From fast-food chains to high-end restaurants, it seems like everywhere you turn, there are meat alternatives or ‘mock meats’ to accommodate vegans, vegetarians, and flexitarians. Plant-based eating may have started as a trend but it is now a lifestyle for many, including professional athletes. And for good reason: Reducing meat consumption and incorporating more plant-based foods is associated with reduced risk of cardiovascular disease, diabetes, and some types of cancer. Not to mention that a plant-based diet is also more environmentally friendly and ethical when it comes to animal welfare.
If you’re a boxer who is interested in eating more plant-based foods, you are likely wondering whether you can build muscle or maintain workout stamina when replacing meat with plant proteins. The short answer is yes. In fact, some studies suggest that plant-based eating may improve athletic performance. However, transitioning to a plant-based diet does require special attention and planning to ensure you meet your protein needs as a boxer.
How a Plant-Based Diet Supports Exercise Performance
Plant-based diets have been shown to support exercise performance in a variety of ways.
Research suggests that plant-based diets are linked to reduced blood pressure and blood viscosity, all of which may improve blood flow and oxygenation to muscle tissues. In addition, whole-food plant-based diets are free of cholesterol and often low in saturated fat, giving this diet its heart-protective effects. In fact, one small study in the American Journal of Cardiology found that a single high-fat meal consisting of animal proteins, eggs, and sausage, impaired arterial function for several hours.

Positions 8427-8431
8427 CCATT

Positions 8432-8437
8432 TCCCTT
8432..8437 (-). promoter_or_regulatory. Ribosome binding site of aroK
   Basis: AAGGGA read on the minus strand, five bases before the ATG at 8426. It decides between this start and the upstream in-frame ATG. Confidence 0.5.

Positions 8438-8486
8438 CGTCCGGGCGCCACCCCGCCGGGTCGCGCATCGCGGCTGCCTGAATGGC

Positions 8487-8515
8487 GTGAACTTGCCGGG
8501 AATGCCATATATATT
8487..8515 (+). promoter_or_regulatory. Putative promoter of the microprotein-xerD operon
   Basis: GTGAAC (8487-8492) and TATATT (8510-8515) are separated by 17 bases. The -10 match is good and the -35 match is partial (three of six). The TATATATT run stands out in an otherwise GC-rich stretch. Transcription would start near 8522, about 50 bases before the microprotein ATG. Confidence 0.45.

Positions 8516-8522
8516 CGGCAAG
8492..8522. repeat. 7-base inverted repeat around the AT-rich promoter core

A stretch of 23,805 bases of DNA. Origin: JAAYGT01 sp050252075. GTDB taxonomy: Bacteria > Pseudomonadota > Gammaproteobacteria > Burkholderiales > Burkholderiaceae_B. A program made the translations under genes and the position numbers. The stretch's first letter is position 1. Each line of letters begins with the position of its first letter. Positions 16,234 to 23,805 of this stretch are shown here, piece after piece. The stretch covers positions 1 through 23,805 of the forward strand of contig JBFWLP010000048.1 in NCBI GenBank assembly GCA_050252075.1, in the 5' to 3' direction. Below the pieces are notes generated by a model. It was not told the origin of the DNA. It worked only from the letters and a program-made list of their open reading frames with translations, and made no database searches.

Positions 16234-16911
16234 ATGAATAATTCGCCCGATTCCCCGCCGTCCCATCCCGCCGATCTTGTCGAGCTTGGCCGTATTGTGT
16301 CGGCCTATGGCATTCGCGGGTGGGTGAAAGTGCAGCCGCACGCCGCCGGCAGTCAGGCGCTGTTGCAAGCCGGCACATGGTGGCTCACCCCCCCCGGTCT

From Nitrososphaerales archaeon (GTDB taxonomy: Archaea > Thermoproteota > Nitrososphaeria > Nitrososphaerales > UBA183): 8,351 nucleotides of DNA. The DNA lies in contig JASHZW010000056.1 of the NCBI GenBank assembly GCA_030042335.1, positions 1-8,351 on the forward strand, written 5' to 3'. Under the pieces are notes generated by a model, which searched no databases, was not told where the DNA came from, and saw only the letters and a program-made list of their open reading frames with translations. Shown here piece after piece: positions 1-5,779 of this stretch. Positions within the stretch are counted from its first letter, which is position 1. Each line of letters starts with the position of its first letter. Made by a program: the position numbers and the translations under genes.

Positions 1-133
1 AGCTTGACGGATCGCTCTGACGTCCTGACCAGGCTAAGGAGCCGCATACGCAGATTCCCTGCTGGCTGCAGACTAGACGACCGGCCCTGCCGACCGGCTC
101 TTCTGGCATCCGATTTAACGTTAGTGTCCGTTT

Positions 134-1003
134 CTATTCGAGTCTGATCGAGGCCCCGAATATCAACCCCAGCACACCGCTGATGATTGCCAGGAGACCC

Similarly, plant-based foods — especially fruits and vegetables — have potent antioxidants and anti-inflammatory properties, thus helping reduce systemic inflammation and oxidative stress. When inflammation goes from acute to chronic, it can damage DNA, proteins, and cells, contributing to aging, diabetes, cardiovascular disease, some types of cancer, and neurodegenerative diseases. Anti-inflammatory and high antioxidant diets can be especially beneficial to athletes, who are regularly exposed to exercise-induced oxidative stress and inflammation.
Energy and Body Composition
Plant-based diets have also been shown to effectively reduce body weight, BMI, and body fat, thus helping individuals achieve their optimal body composition and improve endurance. Contrary to popular belief, it is absolutely possible to build muscle while on a plant-based diet. Additionally, a plant-based diet supports energy levels as it is high in complex carbohydrates, which are essential for an athlete’s glycogen storage and performance.
How About Amino Acids?
Amino acids – building blocks of protein – are needed for growth, tissue repair, and hormone production and can also be used as an indirect source of energy. There are nine amino acids that are considered essential, meaning the body cannot make them, so they must be ingested through foods. Animal proteins contain all nine essential amino acids in sufficient amounts and are considered ‘complete’ proteins, while plant-based proteins may contain lower amounts of one or more essential amino acids.
Historically, it was believed that plant proteins needed to be combined to make up a complete amino acid profile, which was known as “complementary proteins.” However, we now know that the body is able to obtain all essential amino acids from plant-based foods and people can meet their protein needs as long as calorie consumption and total protein intake are adequate. It is also recommended that plant-based eaters consume a variety of plant protein sources.
OK, This Sounds Great. But Where Do I Start?
Transitioning to a plant-based diet can seem challenging at first, but it is in fact quite simple. Here are a few important steps to get more plants into your diet.
1. Know Where to Get Your Protein From